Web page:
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Readers React: Commercial genetic testing isn’t for kids, says a medical geneticist

A lab technician works on mitochondrial DNA testing.
A lab technician works on mitochondrial DNA testing.
(Jeff Chiu / Associated Press)

To the editor: As a medical geneticist who has spent more than 40 years in practice at Kaiser Permanente and UCLA, I can appreciate people’s desire to learn as much as possible about their genetic endowment. (“Decoding your baby’s DNA: It can be done. But should it be?” April 22)

Direct-to-consumer testing offers an inexpensive way for individuals to accomplish this, but it has serious drawbacks. For example, 23andMe screens for a limited number of the more than 1,000 cancer-predisposing BRCA1 and 2 gene mutations. A negative result might be falsely reassuring, while a positive result might be unduly alarming — unless the individual also meets with a trained genetics professional to interpret the results.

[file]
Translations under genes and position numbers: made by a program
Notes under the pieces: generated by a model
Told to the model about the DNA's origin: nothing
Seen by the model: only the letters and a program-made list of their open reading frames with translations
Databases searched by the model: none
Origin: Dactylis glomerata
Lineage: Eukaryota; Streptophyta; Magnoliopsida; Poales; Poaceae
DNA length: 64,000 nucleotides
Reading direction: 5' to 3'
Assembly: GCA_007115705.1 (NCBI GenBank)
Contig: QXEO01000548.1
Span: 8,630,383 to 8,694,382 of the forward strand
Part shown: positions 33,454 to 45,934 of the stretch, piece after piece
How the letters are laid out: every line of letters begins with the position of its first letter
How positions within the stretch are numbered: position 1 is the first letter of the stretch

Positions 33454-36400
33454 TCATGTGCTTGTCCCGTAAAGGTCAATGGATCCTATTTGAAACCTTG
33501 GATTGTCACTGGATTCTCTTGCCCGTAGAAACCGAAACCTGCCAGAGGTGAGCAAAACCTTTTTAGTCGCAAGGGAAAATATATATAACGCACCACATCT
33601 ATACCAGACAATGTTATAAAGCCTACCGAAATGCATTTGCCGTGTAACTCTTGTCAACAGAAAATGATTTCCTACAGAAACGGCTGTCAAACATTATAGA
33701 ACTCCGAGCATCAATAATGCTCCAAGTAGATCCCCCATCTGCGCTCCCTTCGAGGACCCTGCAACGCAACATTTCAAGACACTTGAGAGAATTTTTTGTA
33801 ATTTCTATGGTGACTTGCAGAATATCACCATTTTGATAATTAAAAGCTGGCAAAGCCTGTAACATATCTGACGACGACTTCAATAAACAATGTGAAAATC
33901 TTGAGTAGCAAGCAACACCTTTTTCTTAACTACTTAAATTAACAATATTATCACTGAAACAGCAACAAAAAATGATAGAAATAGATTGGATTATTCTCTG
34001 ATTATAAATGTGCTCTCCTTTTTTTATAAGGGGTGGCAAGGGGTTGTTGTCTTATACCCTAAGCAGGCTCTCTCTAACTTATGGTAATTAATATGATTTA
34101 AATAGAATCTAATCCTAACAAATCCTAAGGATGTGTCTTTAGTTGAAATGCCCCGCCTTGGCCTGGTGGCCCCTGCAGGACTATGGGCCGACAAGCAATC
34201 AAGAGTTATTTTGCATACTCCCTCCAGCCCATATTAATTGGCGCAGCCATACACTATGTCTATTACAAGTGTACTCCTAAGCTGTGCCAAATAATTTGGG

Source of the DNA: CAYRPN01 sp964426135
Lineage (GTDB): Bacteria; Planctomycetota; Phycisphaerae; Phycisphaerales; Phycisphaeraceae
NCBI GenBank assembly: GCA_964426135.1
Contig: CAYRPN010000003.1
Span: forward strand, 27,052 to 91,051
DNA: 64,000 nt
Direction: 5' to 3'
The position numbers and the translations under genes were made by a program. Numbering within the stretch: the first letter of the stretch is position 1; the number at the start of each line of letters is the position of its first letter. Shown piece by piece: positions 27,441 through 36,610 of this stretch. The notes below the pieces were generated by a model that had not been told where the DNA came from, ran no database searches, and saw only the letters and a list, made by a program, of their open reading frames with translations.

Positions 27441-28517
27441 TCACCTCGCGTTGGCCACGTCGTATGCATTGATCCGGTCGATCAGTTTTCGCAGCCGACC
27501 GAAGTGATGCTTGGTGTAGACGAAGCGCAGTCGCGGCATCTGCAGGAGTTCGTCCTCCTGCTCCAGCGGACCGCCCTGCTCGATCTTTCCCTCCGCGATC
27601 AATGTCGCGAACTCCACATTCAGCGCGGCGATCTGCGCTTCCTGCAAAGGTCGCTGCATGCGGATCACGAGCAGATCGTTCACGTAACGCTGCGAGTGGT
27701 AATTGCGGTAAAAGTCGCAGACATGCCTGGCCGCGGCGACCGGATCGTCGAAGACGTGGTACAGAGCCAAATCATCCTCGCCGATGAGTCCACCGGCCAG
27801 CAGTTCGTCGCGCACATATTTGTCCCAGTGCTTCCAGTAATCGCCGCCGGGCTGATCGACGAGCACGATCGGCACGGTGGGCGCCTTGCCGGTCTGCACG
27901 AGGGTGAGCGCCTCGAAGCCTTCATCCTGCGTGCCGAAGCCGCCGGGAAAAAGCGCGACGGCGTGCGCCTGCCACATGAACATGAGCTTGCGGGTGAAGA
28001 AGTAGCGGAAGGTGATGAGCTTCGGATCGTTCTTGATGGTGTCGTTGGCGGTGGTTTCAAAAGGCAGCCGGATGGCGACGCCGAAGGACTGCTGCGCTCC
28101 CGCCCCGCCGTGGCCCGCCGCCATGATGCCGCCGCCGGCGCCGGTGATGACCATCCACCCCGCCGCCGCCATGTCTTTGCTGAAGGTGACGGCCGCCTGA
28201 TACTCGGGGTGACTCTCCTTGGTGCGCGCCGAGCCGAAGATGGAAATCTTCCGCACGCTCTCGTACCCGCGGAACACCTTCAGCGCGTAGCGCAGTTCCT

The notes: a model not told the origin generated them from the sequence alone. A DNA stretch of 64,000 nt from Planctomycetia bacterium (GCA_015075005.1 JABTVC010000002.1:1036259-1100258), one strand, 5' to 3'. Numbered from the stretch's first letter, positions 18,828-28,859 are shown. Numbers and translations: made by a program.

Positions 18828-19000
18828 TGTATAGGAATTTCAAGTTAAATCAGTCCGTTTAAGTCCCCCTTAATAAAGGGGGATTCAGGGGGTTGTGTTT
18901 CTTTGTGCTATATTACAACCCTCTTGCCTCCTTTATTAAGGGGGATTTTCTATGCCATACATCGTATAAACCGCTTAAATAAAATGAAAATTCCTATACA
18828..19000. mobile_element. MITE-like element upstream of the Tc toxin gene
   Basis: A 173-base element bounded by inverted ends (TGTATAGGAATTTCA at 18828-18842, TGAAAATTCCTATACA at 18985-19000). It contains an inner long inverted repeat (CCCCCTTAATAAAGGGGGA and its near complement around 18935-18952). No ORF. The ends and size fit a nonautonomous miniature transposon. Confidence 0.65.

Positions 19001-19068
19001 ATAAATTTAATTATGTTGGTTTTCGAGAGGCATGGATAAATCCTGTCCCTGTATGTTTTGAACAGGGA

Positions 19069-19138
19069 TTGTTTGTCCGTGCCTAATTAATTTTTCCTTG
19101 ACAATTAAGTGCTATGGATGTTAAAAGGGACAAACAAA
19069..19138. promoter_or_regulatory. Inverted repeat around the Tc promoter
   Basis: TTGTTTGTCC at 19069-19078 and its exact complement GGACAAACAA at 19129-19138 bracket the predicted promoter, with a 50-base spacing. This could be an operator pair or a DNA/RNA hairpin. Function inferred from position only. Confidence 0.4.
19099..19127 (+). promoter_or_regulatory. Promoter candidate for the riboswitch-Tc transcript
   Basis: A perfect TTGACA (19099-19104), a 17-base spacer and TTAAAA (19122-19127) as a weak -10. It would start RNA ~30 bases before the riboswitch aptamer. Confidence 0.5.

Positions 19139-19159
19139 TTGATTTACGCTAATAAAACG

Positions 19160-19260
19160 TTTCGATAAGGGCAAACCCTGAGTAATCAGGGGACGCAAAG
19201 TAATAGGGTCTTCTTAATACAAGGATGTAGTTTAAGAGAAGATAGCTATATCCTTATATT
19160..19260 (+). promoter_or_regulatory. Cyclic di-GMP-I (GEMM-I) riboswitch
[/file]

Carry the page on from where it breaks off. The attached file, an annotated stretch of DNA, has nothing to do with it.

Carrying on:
An additional concern is the inability of minors to give informed consent. It may be one thing to test an infant or child who shows signs of a hereditary disease or who is at risk for a disorder through which early intervention may prevent symptoms or save that child’s life, but it is an ethical dilemma to test a healthy minor for a genetic condition that might not occur until far in the future.

Harold N. Bass, MD, Porter Ranch

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